¶ 5. In evaluating the trial court decision, we start with the principles under which we evaluate coverage claims.5 Interpretation of an insurance policy,6 like other contracts, involves the resolution of a question of law and, therefore, our review is plenary and nondeferential. Coop. Ins. Cos. v. Woodward, 2012 VT 22, ¶ 8, 191 Vt. 348, 45 A.3d 89. We give effect to the plain meaning of the terms of the policy if the meaning is unambiguous. Id. ¶ 9. We give policy language a “practical, reasonable, and fair interpretation consonant with the apparent object and intent of the parties.” Bradford Oil Co. v. Stonington Ins. Co., 2011 VT 108, ¶ 10, 190 Vt. 330, 54 A.3d 983 (quotation omitted). We do, however, construe policy language in favor of the insured where there is ambiguity. Id.; Trinder v. Conn. Attorneys Title Ins. Co., 2011 VT 46, ¶ 11, 189 Vt. 492, 22 A.3d 493. Although here we are dealing with a fidelity policy, rather than a liability policy, we see no reason why these principles should not apply in this instance. See 11 S. Plitt et al ., Couch on Insurance § 160:19 (3d ed. 2014) (“[B]onds and contracts which guarantee the fidelity of employees, ․ if written for profit and in the course of a business undertaken therefor, are essentially insurance contracts rather than contracts of strict or pure suretyship, and are to be construed as insurance contracts[.]”); Southside Motor Co. v. Transamerica Ins. Co., 380 So.2d 470, 471 (Fla.Dist.Ct.App.1980) (applying liberal construction in favor of insured to fidelity bond).7

¶ 6. We also start with an understanding of what is at issue. As discussed in the early leading case of Bank of Brighton v. Smith, 94 Mass. (12 Allen) 243 (Mass.1866), there are two types of prejudgment interest involved in this situation. The first is interest “from the time of misappropriation of the funds intrusted to [the employee] ․ as constituting a part of the damages occasioned by his misconduct.” Id. at 251. In addition, the surety may be liable for a second type of interest—that on the amount owed under the surety agreement:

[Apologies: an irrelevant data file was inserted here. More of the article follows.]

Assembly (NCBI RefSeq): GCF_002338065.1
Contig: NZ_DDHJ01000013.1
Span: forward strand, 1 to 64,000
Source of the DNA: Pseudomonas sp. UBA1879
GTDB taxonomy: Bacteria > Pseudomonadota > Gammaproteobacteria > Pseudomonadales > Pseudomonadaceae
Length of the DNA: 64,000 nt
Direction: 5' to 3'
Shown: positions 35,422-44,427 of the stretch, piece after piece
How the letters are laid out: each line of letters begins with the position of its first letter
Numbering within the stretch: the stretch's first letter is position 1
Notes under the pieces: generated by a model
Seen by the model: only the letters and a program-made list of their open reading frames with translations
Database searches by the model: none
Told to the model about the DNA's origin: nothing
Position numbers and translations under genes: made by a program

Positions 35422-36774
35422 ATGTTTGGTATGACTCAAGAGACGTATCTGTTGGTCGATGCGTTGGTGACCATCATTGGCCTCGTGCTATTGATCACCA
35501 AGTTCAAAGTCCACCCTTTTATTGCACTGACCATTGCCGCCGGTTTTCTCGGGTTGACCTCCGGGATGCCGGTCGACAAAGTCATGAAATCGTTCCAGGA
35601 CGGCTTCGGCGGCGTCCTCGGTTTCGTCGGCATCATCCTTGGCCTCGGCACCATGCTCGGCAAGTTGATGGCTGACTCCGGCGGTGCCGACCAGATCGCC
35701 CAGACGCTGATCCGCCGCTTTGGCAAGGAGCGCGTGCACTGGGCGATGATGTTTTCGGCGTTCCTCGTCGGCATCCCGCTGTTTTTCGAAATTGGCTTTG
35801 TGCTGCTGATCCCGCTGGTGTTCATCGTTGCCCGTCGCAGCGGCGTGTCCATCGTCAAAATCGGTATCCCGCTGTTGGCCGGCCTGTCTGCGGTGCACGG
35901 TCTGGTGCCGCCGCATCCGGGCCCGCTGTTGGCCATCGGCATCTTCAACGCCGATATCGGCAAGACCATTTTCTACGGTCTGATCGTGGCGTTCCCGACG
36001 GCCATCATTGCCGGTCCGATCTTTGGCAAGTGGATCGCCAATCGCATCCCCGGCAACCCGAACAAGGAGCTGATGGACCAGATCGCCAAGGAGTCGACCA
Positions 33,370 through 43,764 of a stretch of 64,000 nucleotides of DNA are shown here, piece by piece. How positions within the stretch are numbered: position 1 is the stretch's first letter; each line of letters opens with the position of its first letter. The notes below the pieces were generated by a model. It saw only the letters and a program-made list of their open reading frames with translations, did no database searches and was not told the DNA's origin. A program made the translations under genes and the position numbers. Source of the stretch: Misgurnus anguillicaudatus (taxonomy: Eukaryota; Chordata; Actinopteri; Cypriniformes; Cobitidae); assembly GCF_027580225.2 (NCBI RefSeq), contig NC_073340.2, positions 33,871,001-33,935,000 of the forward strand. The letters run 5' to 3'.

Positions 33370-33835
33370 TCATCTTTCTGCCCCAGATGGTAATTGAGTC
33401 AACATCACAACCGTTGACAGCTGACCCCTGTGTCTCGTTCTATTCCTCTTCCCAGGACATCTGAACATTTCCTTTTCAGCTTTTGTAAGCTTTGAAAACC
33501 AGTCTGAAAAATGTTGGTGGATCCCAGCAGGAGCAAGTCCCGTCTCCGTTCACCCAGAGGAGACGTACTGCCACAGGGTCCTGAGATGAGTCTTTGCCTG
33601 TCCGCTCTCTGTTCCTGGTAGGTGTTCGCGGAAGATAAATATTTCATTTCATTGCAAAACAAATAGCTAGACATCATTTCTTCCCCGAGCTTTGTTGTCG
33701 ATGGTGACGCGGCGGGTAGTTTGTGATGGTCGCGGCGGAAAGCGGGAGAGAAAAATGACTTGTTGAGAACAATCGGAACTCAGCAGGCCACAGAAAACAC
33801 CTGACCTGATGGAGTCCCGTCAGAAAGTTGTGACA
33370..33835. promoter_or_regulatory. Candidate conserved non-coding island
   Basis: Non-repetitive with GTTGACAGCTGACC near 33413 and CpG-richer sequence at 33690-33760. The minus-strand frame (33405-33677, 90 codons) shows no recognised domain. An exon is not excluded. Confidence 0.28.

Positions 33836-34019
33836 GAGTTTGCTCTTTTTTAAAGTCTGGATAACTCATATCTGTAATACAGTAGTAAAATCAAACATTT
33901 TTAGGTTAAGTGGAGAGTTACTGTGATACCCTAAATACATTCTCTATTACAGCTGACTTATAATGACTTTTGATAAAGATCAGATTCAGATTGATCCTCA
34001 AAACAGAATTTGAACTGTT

If the surety becomes charged by the default of the [employee] ․ for the amount of the [bond] ․ or any portion of it, it is his duty to pay the same on demand; and if he neglects or refuses, the general principle ․ applies, and the interest is added by way of damages for his own default, not as enlarging in any degree his liability for the misconduct of the [employee].

Id. at 252. The court differentiated the two types of interest for a reason different from why we do so in this case—there, to determine whether the coverage limit of the bond applies to each type of interest.8 Id.; see also Cambridge Trust Co. v. Commercial Union Ins. Co., 591 N.E.2d 1117, 1121–22 (Mass.App.Ct.1992) (same).

¶ 7. This appeal involves only the first type of interest, with the one exception being insurer's challenge that the judgment improperly includes interest on interest. Insurer's main argument is that the policy does not allow recovery of the first type of interest. We have not in the past addressed this question of whether the covered loss incurred by the insured under a fidelity policy includes interest on the amount of money stolen by an employee, although courts in many jurisdictions have addressed it and the decisions are decisively, but not unanimously, in support of the Town's position. There appear to be two primary rationales for this rule. Two New Jersey Supreme Court decisions reflect these rationales. The first decision is Borough of Totowa v. American Surety Co. of New York, 188 A.2d 586 (N.J.1963), a similar case in which a municipal treasurer embezzled funds and the municipality sought interest on the funds taken from the date of the embezzlement. In affirming an award of interest, the court reasoned: